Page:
Citation is one thing. Discussion is another. You can drop a reference without really engaging someone's work (e.g., Snerdfoot 2011). But as Helen de Cruz has emphasized, discussing a possible Bechdel test for philosophy papers, citation analysis is insufficient as a measure of serious engagement with someone's work. I propose two rough measures of "discussion".
"Discussion" itself I operationalize as follows: A person is discussed if that person's name appears in the abstract of an article. Looking at the Philosopher's Index database, I have examined discussion arcs over time for various well-known philosophers in a series of blog posts (e.g., here, here, here, here).
"Extended discussion" I operationalize as follows: A person receives extended discussion if that person is referred to at least twice in the abstract of the article, by either name or pronoun. The nominative pronoun might be especially telling, since its presence suggests that the person is being referred to repeatedly in independent clauses. For example:
Later, Nussbaum gradually reconsidered the notion of patriotism in texts that remained largely unknown and rarely discussed. This article begins with a brief account of her shift from cosmopolitanism to what she terms 'a globally sensitive patriotism,' and the task assigned to education within this framework....
This suggests a possible rough and simple measure of the relative rates at which women receive extended discussion in philosophy articles compared to men: Compare the ratio of "he" to "she" in philosophy abstracts, then remove cases in which those words are used with generic intent (e.g., "If the agent wouldn't have done otherwise whether or not she could have....") or otherwise not referring to an individual philosopher whose work is being discussed (e.g., reference to historical leaders, or third-person references to the author herself for abstracts written in the third person).
I searched Philosopher's Index for all appearances of "he" or "she" in abstracts from 1970 to the present in a sample of ten ethics journals and ten general philosophy journals. [See Note 1 for journal details.] This yielded a total of 2321 abstracts. I then skimmed each abstract to remove all cases in which the pronoun was not used to refer to a specific philosopher whose work was being discussed. [Yes, I looked at over 2000 abstracts! Obviously, my determinations had to be quick, but in almost every case it could be made confidently within just a few seconds.] To examine temporal trends, I grouped results by decade. I also separated citations of pre-20th-century historical figures from 20th and 21st century figures.
Percentage of recipients of extended discussion (as measured by nominative pronoun use in abstracts) who are women:
1970s Ethics: 8/92 (9% women) [so 91% of those receiving extended discussion are men] General journals: 4/134 (3%)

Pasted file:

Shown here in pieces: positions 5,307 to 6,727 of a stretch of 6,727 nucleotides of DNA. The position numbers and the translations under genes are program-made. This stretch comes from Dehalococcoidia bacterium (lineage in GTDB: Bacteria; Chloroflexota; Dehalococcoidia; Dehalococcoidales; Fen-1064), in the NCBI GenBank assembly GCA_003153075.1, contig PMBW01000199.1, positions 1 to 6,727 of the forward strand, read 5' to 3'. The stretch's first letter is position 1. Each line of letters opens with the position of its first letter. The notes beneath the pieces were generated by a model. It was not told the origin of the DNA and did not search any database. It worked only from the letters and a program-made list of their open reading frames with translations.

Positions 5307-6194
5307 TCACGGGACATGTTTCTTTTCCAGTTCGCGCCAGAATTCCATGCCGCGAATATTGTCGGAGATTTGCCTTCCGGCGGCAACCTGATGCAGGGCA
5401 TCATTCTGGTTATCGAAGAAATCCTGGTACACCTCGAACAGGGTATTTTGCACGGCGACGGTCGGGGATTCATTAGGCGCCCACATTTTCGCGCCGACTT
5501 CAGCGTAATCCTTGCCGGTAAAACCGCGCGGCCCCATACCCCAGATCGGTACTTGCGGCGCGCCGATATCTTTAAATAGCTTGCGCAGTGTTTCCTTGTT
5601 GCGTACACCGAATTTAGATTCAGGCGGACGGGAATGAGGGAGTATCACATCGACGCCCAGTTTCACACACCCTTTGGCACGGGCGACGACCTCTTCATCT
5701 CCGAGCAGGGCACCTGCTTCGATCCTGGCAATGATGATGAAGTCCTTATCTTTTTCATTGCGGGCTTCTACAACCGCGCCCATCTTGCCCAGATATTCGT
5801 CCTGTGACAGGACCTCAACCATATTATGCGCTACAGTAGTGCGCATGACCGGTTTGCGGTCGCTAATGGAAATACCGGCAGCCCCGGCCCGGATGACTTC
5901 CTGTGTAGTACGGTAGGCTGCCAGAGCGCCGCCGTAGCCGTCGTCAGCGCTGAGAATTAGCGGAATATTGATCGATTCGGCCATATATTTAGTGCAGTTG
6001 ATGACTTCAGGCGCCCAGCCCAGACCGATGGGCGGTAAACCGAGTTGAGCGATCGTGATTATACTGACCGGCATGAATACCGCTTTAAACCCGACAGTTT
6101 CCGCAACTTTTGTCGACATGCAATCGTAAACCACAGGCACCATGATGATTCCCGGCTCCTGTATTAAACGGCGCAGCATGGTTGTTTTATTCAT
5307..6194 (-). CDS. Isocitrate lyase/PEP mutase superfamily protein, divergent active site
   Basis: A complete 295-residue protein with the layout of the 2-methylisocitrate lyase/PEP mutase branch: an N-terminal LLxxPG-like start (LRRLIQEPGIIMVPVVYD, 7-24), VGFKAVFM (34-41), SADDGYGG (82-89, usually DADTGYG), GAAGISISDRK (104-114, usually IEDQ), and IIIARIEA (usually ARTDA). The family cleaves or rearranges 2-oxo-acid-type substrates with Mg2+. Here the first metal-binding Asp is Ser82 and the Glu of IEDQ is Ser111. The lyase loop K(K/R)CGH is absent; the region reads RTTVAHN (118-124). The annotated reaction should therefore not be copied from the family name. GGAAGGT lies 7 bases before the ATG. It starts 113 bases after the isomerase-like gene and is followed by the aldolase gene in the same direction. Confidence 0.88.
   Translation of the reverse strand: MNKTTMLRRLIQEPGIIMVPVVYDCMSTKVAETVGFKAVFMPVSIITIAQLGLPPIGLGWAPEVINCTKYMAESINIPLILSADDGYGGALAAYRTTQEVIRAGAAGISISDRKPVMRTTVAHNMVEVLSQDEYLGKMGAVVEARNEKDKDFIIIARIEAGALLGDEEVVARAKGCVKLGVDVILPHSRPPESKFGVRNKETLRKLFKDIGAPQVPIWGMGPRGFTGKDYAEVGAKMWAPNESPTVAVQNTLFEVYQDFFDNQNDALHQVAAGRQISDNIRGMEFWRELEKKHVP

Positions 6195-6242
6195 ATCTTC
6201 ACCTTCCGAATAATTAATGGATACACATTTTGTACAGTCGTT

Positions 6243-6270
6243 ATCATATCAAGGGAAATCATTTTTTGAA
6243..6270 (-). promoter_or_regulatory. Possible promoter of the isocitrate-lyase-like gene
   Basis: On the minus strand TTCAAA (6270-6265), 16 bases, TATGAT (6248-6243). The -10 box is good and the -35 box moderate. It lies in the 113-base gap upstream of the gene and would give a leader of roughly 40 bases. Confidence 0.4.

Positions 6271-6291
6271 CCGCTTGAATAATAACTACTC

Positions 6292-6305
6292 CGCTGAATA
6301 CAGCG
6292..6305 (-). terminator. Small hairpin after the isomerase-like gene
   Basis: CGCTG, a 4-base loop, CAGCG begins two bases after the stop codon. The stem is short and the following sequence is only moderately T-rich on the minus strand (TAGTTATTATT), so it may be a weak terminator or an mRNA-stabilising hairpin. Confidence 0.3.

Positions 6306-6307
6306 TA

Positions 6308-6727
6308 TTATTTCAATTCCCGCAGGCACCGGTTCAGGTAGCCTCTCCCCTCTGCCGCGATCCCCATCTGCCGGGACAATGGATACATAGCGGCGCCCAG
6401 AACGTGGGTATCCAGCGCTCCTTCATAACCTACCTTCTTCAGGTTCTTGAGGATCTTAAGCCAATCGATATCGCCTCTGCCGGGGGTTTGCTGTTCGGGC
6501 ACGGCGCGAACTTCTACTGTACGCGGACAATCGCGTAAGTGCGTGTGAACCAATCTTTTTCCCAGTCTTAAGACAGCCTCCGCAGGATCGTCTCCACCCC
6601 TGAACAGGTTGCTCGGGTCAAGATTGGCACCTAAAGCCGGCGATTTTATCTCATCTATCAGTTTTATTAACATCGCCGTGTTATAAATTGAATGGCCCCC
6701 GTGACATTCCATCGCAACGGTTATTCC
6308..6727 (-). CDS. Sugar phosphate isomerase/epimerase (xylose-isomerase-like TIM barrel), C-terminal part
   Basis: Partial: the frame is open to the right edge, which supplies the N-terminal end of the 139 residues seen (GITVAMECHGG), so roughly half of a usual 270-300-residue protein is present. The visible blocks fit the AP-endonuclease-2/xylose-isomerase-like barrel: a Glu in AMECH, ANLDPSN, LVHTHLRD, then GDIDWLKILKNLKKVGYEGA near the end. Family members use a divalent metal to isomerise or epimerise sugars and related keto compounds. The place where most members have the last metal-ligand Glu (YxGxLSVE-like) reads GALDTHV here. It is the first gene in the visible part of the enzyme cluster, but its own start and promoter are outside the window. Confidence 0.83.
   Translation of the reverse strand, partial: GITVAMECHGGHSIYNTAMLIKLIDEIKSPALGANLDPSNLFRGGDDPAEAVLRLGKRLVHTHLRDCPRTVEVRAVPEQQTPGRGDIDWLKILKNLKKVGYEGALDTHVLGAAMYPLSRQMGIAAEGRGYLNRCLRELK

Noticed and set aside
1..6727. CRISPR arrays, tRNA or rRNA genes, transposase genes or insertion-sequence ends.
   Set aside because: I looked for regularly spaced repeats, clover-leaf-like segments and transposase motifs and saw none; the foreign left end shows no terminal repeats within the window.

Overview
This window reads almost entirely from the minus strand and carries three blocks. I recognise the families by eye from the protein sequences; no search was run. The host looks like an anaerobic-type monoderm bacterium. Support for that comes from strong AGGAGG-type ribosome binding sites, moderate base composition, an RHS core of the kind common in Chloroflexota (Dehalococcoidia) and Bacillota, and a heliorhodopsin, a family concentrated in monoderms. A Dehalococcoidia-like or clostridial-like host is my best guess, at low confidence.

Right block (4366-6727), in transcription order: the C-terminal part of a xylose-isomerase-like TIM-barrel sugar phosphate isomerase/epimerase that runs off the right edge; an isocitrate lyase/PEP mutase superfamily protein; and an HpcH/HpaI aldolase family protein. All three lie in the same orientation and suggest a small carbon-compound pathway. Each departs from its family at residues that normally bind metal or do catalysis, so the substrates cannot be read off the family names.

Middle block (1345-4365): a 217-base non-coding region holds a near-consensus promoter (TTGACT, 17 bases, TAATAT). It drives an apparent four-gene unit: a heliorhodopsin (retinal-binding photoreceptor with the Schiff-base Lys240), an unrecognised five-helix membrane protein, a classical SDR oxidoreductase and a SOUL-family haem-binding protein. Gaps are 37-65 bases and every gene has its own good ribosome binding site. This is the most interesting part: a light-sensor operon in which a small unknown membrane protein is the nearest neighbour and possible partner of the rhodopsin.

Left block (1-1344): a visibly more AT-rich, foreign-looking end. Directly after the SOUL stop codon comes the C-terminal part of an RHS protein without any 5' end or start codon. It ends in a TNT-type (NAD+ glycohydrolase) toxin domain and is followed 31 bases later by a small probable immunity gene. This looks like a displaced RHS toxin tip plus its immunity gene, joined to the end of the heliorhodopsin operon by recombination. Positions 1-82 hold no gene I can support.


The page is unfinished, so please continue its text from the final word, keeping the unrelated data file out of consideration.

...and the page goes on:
1980s Ethics: 3/77 (4%) General: 0/137 (0%)
1990s Ethics: 20/147 (14%) General: 9/189 (5%)
2000s Ethics: 16/184 (9%) General: 16/229 (7%)
2010s Ethics: 19/120 (16%) General: 27/244 (11%)Merging the ethics and the general journals, so far in the 2010s, approximately 13% of philosophers receiving extended discussion in these journals are women.
In contrast with my earlier data on authorship in the most elite journals, this does appear to be a statistically significant increase since the 1970s (5% vs. 13%, z = 3.2, p = .001).
If we remove discussion the pre-20th century figures (Kant, Plato, etc.), then numbers look like this:
1970s Ethics: 8/64 (13% women) General journals: 4/97 (4%)
1980s Ethics: 3/54 (6%) General: 0/106 (0%)
1990s Ethics: 19/94 (20%) General: 9/144 (6%)
2000s Ethics: 15/140 (11%) General: 16/184 (9%)
2010s Ethics: 18/95 (19%) General: 26/210 (12%)Still only 14%!
(Since ethics is a minority of the discipline, it makes sense that the center of gravity would be closer to the general journals.)
These numbers are consonant with two other measures I've done that suggest that at the very highest levels of prestige our discipline is still predominately male.
For the discipline as a whole, percentages of faculty in the 21st century are typically in the low 20%'s (U.S. data here).
The outlier analysis here is my analysis of American Philosophical Association meetings, where women were 35% (144/413) of the invited symposium speakers on the main program, and 32% of main program participants overall.
Note 1: Ethics and non-ethics were analyzed separately because previous analyses have found differences by area, and because journals divide fairly naturally into those specializing in ethics/political, "general" journals that publish proportionately little ethics, and other types of specialty journals (like philosophy of science).
Ethics journals were the top ranked journals in surveys by Brian Weatherson and Brian Leiter (excluding the non-ethics journals appearing in the latter) and include Ethics, Philosophy & Public Affairs, Journal of Political Philosophy, Utilitas, Social Philosophy and Policy, Journal of Ethics, Ethical Theory & Moral Practice, Journal of Social Philosophy, Journal of Value Inquiry, and Journal of Moral Philosophy.
The comparison list was a stratified sample of "general" philosophy journals drawn from Leiter's surveys here and here and included Nous, Midwest Studies in Philosophy, Synthese, Mind, Philosophical Studies, Proceedings of the Aristotelian Society, European Journal of Philosophy, Dialectica, Philosophical Topics, and Theoria. The sample was stratified so that the selected journals would not differ too much in overall prestige from the ethics journals. ----------------------------------------------------------
For a related post, also including discussion of the use of "he" and "she" and generic pronouns, see Use of "She" and "He" in Philosopher's Index Abstracts (Sep. 16, 2014). See also Kieran Healy's nice analysis of gender citation patterns in four leading philosophy journals.